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Saturday, October 24, 2015

Recording and mixing using Reference Tracks! (a guide for dummies)



Hello and welcome to this week's article!
Today we will talk about a little trick that everyone uses (also the pros) to improve our ear and to check out if our mix is going in the right direction: using a reference track while mixing.
What does it mean?
It means using a track that we "trust", like a song that we consider a perfect mixing and mastering balance, to confront in real time with our project, when mixing it, in order to make sure we nail the right balance and overall tone we are aiming to.
Note that this article is an integration and expansion of our Ear Training, Referencing and Mixing Articles! 

Everybody, when mixing a project, tend to fall in the psychological "trap" that the project sounds good, that everything is well balanced, even if it's not, because our "ear" tends to "accustom" itself to what is hearing, and after a certain amount of time we tend to not notice anymore certain problems, especially eq-wise.
What can we do? Surely one remedy is to stop for some minute every hour or so of mixing, to let our ears rest and reset the "eq-bias" they have accustomed to.
The other method is switching back and forth between our song and a reference track.

The greatest producers in the world (for example Dave Pensado), has an array of songs they trust (for example one song in which there is the best vocal processing, another one in which the drums sounds perfectly balanced and so on), and when mixing they create an empty channel, load those tracks into it, adjust the volume so that it is comparable to the volume of their project and make a/b comparisons all the time, checking out all the most important areas of their mix, to see if it's comparable to the best industry standards in term of overall sound.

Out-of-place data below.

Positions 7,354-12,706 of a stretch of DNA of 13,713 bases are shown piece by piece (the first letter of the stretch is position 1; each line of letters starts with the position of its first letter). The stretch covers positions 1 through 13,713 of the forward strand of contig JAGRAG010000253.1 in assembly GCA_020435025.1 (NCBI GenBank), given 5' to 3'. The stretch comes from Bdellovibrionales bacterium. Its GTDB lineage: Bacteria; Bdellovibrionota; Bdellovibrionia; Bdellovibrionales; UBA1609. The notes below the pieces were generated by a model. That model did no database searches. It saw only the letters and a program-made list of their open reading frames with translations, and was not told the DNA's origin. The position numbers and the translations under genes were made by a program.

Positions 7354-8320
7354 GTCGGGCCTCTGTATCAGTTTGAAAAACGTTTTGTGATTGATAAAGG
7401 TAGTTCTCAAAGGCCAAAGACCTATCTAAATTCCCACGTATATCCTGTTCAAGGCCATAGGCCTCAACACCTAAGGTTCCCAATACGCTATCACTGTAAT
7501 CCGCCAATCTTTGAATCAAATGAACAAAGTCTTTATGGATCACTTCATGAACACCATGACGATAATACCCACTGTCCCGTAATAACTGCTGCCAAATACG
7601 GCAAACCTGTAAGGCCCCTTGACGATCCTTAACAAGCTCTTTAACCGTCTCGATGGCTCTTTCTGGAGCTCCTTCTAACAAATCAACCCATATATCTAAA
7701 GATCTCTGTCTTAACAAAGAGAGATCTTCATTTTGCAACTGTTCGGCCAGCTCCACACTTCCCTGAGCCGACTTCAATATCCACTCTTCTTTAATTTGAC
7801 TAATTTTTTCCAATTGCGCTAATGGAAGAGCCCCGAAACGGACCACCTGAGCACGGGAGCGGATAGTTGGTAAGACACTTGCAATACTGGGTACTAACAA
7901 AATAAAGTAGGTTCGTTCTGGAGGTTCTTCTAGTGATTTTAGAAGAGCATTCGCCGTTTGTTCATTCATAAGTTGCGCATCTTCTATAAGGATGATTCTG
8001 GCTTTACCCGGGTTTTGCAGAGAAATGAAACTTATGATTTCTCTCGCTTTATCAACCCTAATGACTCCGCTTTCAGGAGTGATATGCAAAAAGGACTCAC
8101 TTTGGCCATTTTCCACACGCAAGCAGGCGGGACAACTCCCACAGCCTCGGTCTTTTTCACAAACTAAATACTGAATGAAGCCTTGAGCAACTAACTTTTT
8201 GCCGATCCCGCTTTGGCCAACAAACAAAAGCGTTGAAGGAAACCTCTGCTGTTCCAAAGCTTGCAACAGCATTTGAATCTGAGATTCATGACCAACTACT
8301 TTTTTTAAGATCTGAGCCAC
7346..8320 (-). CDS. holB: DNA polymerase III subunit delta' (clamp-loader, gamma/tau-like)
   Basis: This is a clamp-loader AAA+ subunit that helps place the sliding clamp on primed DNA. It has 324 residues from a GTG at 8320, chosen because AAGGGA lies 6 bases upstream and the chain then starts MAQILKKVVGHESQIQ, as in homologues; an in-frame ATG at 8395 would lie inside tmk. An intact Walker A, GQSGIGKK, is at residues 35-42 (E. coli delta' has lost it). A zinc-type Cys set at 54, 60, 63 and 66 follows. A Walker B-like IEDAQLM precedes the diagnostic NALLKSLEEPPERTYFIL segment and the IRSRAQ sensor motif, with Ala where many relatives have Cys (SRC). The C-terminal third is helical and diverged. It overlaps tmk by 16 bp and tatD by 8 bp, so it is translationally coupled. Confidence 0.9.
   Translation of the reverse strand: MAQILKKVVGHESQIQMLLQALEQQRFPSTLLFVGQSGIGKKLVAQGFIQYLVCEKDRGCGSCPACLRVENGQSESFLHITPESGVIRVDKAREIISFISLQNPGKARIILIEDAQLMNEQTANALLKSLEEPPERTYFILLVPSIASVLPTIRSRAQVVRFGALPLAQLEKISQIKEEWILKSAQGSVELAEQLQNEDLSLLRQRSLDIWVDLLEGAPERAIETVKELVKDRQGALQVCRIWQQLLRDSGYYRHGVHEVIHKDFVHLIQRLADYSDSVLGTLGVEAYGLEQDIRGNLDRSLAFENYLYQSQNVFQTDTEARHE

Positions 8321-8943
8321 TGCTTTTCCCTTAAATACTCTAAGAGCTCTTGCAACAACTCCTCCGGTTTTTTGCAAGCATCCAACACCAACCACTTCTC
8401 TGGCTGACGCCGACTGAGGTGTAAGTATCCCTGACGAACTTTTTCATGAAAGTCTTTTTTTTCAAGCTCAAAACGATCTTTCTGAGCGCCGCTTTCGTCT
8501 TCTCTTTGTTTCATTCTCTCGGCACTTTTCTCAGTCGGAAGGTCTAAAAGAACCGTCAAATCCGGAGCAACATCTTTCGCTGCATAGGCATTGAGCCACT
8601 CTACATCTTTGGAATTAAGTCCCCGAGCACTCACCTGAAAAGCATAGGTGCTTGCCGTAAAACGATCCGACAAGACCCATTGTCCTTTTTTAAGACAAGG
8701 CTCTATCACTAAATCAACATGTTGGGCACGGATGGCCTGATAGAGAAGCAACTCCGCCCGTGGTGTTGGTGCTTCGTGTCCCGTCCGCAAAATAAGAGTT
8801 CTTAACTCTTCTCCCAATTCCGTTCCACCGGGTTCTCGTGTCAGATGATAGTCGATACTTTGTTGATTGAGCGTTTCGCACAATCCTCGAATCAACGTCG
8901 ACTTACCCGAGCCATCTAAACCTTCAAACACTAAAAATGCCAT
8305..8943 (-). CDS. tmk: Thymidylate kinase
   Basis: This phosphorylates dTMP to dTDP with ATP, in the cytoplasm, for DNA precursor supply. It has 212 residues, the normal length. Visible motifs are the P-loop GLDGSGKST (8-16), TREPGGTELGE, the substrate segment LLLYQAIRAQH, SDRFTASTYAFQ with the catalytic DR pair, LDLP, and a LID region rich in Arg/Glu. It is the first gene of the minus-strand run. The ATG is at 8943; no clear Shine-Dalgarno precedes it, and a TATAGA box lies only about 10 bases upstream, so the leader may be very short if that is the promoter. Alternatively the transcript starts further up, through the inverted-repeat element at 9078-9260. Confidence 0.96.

The main areas to compare are:

- Balance: How loud are the vocals, or the drums, compared to the rest of the instruments? Are all the instruments sitting properly in the mix? 

- Overall bass amount (this is good for comparisons also in the Mastering Phase): is our song too bass heavy? Or not enough?

- Effects: do our vocals need some more reverb? Or, when comparing them to our reference track they are drowning on it?


We can also use reference tracks in the recording phase: since we know that the starting sound is the 60% of the final sound, we should try to nail a tone as perfect as possible before even starting to work on it in the mixing phase.
This could help us placing the microphones in a certain position while recording a guitar, or in working on the drum sound (both in finding the right tuning configuration or finding the right samples when using them, for example), and so on.
In the Mastering phase using a reference track is interesting to compare the overall loudness, the overall eq (to see if our project is too "dark" or too "bright" compared to the perfectly balanced reference track), and so on.
(just remember, though, that if we put our mastering plugins in the master buss they will affect the reference track channel too!).

As we have seen there are many, many uses and good reasons to use a reference track. It can sound like an extra waste of time, but I assure you that it will bring its results! Let me know if you have tried it, and if it helped you improving your mix!


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4 comments:

  1. But if I put a reference track in my mix how to compare if this reference track is already mastered and it sounds louder than a mix?

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  2. obviously you must keep in consideration the fact that the track is already mastered.
    The first thing to do is to lower its volume to make it match the rest of the project (and possibly, when listening to it, disable all the plugins in the master buss), then you could use it to check out for example if our drum tone or balance between the instruments is the same... and so on. You can't, obviously, un-master a final track :D

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